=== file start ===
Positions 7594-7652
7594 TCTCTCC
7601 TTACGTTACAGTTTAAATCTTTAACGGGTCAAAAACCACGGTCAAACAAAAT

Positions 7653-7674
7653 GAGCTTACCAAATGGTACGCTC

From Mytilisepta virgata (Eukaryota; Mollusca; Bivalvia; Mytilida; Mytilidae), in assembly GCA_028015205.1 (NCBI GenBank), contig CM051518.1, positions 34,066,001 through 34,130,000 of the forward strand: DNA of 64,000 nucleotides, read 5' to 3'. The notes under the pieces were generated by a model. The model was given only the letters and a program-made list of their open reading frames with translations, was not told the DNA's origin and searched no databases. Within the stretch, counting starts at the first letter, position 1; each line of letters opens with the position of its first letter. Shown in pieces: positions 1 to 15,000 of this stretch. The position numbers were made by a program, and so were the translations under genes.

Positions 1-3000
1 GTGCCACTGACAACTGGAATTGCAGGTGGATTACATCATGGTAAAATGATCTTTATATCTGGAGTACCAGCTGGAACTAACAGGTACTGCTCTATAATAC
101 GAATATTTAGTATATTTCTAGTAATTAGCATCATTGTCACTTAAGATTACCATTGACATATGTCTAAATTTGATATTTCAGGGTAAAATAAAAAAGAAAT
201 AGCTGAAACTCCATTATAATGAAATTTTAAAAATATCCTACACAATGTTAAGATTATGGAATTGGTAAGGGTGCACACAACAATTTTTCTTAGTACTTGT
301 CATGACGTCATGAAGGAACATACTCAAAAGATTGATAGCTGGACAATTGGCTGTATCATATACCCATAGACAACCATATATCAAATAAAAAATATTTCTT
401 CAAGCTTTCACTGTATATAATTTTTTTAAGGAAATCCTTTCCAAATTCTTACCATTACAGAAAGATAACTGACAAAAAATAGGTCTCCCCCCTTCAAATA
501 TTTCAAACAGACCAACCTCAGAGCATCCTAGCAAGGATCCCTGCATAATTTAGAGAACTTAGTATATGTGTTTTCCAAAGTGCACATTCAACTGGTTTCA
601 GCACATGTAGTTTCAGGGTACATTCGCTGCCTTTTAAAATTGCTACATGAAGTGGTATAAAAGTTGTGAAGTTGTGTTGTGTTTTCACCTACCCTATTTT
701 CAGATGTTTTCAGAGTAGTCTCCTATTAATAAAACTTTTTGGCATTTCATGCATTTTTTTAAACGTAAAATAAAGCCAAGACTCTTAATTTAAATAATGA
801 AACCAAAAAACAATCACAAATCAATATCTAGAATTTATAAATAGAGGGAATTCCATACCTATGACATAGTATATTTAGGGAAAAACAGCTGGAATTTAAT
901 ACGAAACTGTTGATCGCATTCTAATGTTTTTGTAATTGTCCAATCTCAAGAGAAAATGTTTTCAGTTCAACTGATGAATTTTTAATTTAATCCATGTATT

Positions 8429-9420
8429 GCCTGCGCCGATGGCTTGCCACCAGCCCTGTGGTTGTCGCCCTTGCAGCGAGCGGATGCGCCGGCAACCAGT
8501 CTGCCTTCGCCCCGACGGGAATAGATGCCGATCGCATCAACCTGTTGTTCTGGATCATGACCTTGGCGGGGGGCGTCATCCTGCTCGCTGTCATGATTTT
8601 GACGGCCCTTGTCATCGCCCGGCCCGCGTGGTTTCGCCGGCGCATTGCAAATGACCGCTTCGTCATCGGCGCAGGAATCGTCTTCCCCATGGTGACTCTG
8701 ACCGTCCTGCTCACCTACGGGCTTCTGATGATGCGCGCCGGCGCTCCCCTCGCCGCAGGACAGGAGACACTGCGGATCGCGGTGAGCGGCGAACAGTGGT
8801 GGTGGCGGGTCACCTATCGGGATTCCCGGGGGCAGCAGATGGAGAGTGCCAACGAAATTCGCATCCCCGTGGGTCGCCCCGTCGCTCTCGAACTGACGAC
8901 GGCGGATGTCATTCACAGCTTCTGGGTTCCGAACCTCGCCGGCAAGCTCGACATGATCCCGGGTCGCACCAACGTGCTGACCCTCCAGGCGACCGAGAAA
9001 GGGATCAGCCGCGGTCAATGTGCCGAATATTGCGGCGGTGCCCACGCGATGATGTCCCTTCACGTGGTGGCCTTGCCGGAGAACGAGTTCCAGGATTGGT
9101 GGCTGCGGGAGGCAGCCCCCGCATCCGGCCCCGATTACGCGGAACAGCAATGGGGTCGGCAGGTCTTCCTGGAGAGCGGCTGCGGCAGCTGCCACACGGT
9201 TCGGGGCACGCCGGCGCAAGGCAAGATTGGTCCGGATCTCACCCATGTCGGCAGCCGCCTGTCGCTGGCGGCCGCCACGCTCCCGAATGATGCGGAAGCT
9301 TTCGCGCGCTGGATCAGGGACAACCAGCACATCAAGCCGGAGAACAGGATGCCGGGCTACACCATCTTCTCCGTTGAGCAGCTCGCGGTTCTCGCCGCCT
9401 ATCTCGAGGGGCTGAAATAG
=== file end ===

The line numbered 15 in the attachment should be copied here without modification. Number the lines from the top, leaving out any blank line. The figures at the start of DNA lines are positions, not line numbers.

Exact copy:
701 CAGATGTTTTCAGAGTAGTCTCCTATTAATAAAACTTTTTGGCATTTCATGCATTTTTTTAAACGTAAAATAAAGCCAAGACTCTTAATTTAAATAATGA